|Topic Review (Newest First)|
|09-30-2011 10:10 PM|
This link is more about British sports cars: Lucas - Prince of Darkness - Lucas Electrical Humor Jokes
but still quite funny, in my opinion.
Sabre is a well respected maker of sailboats so go check it out.
I am a little old school and think that a learning to sail on smaller boats first will ultimately help you to handle a 38 footer better. Most likely your ASA class will be on a smaller boat anyway. Crewing for a race (as already suggested) will also help you learn a lot and quickly.
|09-30-2011 08:45 PM|
|vettefan||Would a 38 foot boat be to big? I was going to go look at a 38 foot saber|
|09-25-2011 06:56 PM|
|vettefan||Wow i love this site there is so much info. here. So many things i would not even have thought of.|
|09-25-2011 07:40 AM|
If you take more than just the basic keelboat course and move up to coastal cruising and bareboating, you should find yourself comfortable handling a boat up the mid 30 ft range. People's aptitudes differ, so you could be more or less.
There are many things you might not realize are not standard on sailboats, such as refrigeration. If you will live aboard, you will want electric refrigeration, some may have ice boxes.
Also, for livability, you will want freshwater holding and you will also want to check the quality of it on the boat you buy. Many will not take good care of the freshwater tanks, unless they ordinarily stay aboard for lengths of time. If neglected, your only real solution may be to replace the tank and hoses.
This can be stretch in smaller boats, but having a separate shower stall is very nice if you are spending any time aboard. Otherwise, the head typically doubles as the shower and you have to dry it in order to have a usable head again. No big deal, but I find (used to find) having to do so every day for a long time to be tough.
A holding tank for blackwater (sewage) is probably going to be required.
You don't mention whether you are sailing alone or have a crew. The fewer people you are going to have to sail her, the more important it is to have every line return to the cockpit.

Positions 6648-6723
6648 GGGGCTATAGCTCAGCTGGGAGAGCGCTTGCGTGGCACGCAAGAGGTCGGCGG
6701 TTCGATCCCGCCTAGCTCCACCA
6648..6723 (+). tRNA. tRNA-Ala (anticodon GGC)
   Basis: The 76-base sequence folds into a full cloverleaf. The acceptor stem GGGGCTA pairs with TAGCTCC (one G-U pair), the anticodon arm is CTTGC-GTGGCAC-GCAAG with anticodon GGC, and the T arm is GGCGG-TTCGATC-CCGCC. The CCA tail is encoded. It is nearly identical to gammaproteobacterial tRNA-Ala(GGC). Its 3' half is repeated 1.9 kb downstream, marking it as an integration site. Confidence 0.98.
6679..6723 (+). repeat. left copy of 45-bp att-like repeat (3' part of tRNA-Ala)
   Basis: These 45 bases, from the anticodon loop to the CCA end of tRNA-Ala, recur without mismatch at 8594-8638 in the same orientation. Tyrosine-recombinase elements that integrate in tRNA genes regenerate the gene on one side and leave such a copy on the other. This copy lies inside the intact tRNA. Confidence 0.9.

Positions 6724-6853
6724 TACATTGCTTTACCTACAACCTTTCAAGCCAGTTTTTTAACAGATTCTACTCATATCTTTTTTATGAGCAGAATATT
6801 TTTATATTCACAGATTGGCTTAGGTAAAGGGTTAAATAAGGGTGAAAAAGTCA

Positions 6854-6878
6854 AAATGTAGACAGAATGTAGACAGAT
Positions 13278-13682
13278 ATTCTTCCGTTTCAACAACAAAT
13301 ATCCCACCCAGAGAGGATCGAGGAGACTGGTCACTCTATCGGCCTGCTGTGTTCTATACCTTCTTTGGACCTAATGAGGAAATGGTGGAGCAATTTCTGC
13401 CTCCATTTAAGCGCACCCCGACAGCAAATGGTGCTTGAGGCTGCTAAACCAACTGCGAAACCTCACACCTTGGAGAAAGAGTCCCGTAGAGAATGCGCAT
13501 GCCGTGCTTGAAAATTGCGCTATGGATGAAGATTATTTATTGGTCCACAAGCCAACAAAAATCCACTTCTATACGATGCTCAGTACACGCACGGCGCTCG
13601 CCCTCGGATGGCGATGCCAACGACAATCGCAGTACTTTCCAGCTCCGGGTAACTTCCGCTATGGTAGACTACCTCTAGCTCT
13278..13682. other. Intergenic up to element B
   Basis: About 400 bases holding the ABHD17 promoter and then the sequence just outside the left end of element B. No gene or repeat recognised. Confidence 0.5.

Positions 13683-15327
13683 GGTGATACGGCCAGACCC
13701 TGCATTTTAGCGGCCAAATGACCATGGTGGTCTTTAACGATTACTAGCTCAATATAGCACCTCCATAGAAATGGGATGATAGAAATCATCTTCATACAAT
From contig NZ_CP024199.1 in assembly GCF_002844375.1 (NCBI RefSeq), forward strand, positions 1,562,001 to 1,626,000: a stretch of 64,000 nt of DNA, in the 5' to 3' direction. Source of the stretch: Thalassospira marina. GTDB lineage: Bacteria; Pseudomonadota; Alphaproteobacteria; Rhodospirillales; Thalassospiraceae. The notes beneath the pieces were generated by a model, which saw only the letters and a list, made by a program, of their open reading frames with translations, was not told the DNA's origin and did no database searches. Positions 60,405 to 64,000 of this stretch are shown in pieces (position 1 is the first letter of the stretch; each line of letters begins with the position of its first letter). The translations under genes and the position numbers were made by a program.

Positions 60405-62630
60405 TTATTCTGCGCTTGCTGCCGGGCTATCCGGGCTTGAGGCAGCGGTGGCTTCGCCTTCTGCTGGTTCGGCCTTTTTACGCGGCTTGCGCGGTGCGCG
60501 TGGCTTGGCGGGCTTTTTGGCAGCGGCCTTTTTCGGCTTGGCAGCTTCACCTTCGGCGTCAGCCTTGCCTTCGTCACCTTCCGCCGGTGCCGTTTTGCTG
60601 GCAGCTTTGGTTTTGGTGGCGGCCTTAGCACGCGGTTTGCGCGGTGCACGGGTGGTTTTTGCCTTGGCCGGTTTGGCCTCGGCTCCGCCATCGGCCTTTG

Good luck and welcome aboard.......
|09-25-2011 04:54 AM|
|imagine2frolic||My friend has a Catalina 27 on S.F. Bay, and it's a nice boat for what she uses it for. It's roomy, sails well in light air, and decent headroom to stand in.The options are huge. You can use sites like yachtworld.com to get a feel for the market......i2f|
|09-25-2011 12:10 AM|
|vettefan||I know that i'm going to want something that I will be able to stay on for a weekend or even a couple of weeks.|
|09-24-2011 01:17 PM|
If you're taking lessons, and the bank account will allow it. I would buy something you can stand up in, has a galley, head, and a comfy berth. The lesson will teach you how to handle something this big. I went into a 30ft. Columbia after my asa 1,2, & coastal. Sailer on S.F. Bay for 15 years, single handed her to, and from Cabo.
The more comfort the more time you will spend on the boat. The more time on the boat the quicker you will learn. There's nothing like making it your little get away from your everyday life. BEST WISHES in finding a vessel to serve you well. It's a buyer's market, so take advantage of it while you can.
That P1800 is a sweet ride. I always lusted after the extended version, even today. When it's time to sell the boat I will either build a A/C like the one in the pic, slabside, only red, buy a Tiger, or something like the P1800, and drive the hell out of it along PCH, and the Sierra Nevada mountains.........i2f
|09-24-2011 11:20 AM|
Vette: do consider buying a "first" boat to learn with. There are plenty if wonderful, somewhat older, pocket cruisers to be had for ~3K to ~6K in decent usable condition. We bought a Catalina 22 last May - our first boat as novice sailors - and have really enjoyed it. We're still novice sailors but we're getting better with each outing. Our approach - buy now, then figure it out - was uncharacteristically impulsive for me, but has worked out great. Our learnings are immediately applied on our own boat, which helps reinforce the lesson.
So, my 2-cents, is jump-in. It's a small investment.
Also, consider finding a local sailing club and volunteer to crew for races. Good way to get on the water, under sail, and learn hands-on.
My only sports car was a 1966 Volvo P1800 ... Uncommon, but great fun. I miss that car!
|09-24-2011 09:05 AM|
A Tiger...Really. That was my first car. Almost killed myself in it.
It was towed away in two peices, broke right at the door jams.
|09-24-2011 08:01 AM|
|mikel1||Sailboats and sports cars....my kind of people... yeah!|
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